After Oxford Santa falls off roof, others step up to don the red suit
Oxford’s running Santa Claus almost came to a halt this season — but some friends and neighbors have stepped in to keep the tradition going.
For the past eight years, Santa Claus — Bret Beauchamp dressed in costume — has been seen running around the city streets in the weeks leading up to Christmas. He has done it daily, developing a tradition in which residents and children look for him, waving and honking horns and sharing photos of running Santa on social media.
But this year, Santa almost didn’t come to town because longtime runner Beauchamp was injured recently when he fell from his roof.
“I landed on the concrete and was knocked unconscious,” Beauchamp said. “My wife called the ambulance and they came and got me. They flew me to Memphis where I spent two nights in the hospital.”
Beauchamp said he had a “small brain bleed and a severe concussion as well,” and even though he’s back at home in Oxford and in the recovery process, he “definitely can’t run for the next several weeks.”
Thus, it appeared a great Oxford tradition – the running Santa Claus — might come to an end.
Some didn’t want that to happen, however.
Santa’s helpers come through
Kate Embry, the first cousin of Beauchamp’s wife and also a neighbor, came up with an idea to keep Santa running despite the injury. Embry began a list online and solicited other running Santas to keep Oxford’s tradition alive. People quickly signed up to take turns running the streets of Oxford while wearing Beauchamp’s now-famous costume.
Oxford’s new running Santas this December include the likes of physician Michael Dennis and state senator Gray Tollison.
“Everyone loves Bret and his family, and the running Santa is just fun,” Embry said. “When I realized Bret would be off of his feet for a bit, I started asking my husband to fill in – then I started asking Bret’s friends. Everyone wanted to do it.”
One of those accepting the challenge was Rhes Low, who believed Oxford running Santa needed to keep going this year.
“Bret and his wife Lindsay are always doing for others with no expectation of return,” Low said. “This was a chance to do something for them.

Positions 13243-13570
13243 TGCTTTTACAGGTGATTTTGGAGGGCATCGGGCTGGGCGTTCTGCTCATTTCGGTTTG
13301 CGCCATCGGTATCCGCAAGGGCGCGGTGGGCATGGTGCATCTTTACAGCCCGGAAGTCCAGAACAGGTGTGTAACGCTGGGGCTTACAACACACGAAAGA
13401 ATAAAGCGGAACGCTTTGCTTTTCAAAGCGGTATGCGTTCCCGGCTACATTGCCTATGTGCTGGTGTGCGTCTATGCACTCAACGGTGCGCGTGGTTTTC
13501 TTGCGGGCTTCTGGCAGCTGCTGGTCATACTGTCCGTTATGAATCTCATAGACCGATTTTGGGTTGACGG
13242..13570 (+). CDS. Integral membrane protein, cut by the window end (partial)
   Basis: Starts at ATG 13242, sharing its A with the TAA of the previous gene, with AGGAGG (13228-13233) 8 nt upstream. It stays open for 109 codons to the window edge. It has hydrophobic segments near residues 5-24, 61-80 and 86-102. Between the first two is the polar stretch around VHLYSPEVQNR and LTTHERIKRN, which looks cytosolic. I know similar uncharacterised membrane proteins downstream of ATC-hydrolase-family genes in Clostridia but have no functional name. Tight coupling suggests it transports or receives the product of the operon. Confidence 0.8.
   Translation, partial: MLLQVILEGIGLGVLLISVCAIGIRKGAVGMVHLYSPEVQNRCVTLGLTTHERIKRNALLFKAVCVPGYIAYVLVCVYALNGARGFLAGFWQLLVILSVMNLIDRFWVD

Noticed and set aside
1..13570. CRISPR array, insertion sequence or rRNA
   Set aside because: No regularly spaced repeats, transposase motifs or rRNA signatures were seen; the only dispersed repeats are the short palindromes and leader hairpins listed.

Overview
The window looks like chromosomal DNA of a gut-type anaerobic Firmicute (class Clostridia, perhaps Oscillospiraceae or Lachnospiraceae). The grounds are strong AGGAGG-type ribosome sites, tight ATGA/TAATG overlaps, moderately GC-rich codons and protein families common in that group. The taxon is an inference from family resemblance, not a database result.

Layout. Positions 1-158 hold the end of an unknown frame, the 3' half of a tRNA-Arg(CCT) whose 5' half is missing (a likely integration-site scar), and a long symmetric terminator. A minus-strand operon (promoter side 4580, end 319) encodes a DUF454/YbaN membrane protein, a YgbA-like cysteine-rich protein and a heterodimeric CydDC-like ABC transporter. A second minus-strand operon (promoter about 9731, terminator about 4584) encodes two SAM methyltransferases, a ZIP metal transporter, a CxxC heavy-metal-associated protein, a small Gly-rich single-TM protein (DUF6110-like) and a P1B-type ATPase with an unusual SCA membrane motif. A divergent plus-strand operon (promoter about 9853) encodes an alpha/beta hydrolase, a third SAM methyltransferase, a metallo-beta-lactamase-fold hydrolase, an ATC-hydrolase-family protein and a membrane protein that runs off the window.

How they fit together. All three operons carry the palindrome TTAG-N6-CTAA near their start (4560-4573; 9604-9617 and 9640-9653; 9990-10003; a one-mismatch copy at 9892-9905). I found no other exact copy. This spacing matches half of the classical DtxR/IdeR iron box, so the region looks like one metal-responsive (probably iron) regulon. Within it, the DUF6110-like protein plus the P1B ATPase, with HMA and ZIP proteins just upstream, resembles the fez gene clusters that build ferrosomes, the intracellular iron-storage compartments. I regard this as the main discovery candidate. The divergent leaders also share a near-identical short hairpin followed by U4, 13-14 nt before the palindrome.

“After I figured out how to keep the suit from falling off while running, it was an awesome experience,” he added. “Very simply, it made others really happy to see Santa running. You quickly realize what a joyful gift Bret is giving to this community each holiday season.”
Beauchamp, in pharmaceutical sales, has been an avid runner for 30 years, participating in multiple marathons, triathlons and ironman competitions. He has run the Boston Marathon in less than three hours.
Beauchamp first decided to wear the suit for a lark eight years ago, but it became something he did every year.
“I thought, I’ll go for a run in a Santa Claus suit, just kidding around,” he said. “So I went for a run that night and it was funny; I got a lot of horn honking and yelling. And I’ve been doing it every year since then.”
Embry said that since December 9 the surrogate Santas have logged 34.5 miles.
“People are lined up through Christmas Day to take a turn,” she said. “Santa is earning his cookies.”
Jason Waller is scheduled to make the final run December 25 and he posted on the online signup form thoughts about the sweaty running Santas before him.
“I hope somebody cleans this outfit! Ha ha,” he wrote.
Beauchamp is thankful for all those that have stepped in while he’s recovering.
“The town of Oxford has just been amazing,” he said. “I don’t even know some of the people who signed up. It’s a wonderful place to live and I have great friends.”
Beauchamp expects to make a full recovery and plans to be back in position next year as Oxford’s running Santa. This year, however, he’s thankful for the gift of good friends who are keeping Santa on the city’s streets.
The Oxford Police Department posted this a few days ago on its Facebook page, if you want to see the Oxford’s running Santa in action: https://www.facebook.com/OxfordMSPolice/videos/10154842797714507/
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